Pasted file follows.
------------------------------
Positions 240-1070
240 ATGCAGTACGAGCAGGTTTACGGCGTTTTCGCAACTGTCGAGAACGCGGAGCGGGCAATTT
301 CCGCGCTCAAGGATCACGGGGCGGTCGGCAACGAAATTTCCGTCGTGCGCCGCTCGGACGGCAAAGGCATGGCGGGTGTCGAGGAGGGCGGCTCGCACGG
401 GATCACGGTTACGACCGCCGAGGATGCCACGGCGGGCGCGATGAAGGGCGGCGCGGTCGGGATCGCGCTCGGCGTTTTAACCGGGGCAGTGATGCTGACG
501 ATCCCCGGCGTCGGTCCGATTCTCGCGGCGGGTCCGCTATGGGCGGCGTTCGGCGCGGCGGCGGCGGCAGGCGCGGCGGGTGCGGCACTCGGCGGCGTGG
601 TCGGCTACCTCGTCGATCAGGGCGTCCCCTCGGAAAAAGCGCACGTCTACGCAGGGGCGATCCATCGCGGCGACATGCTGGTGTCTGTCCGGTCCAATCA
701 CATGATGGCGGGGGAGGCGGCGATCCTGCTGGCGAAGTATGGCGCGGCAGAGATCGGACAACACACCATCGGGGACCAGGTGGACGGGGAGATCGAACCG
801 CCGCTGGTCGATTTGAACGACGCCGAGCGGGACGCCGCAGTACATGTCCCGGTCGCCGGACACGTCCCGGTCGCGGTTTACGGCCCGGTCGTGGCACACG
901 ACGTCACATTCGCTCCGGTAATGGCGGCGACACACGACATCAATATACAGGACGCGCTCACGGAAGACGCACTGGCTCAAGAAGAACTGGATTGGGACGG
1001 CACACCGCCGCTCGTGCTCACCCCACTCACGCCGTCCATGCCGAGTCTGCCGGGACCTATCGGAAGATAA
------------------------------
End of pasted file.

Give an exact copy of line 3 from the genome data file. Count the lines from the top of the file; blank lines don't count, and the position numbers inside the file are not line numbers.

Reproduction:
301 CCGCGCTCAAGGATCACGGGGCGGTCGGCAACGAAATTTCCGTCGTGCGCCGCTCGGACGGCAAAGGCATGGCGGGTGTCGAGGAGGGCGGCTCGCACGG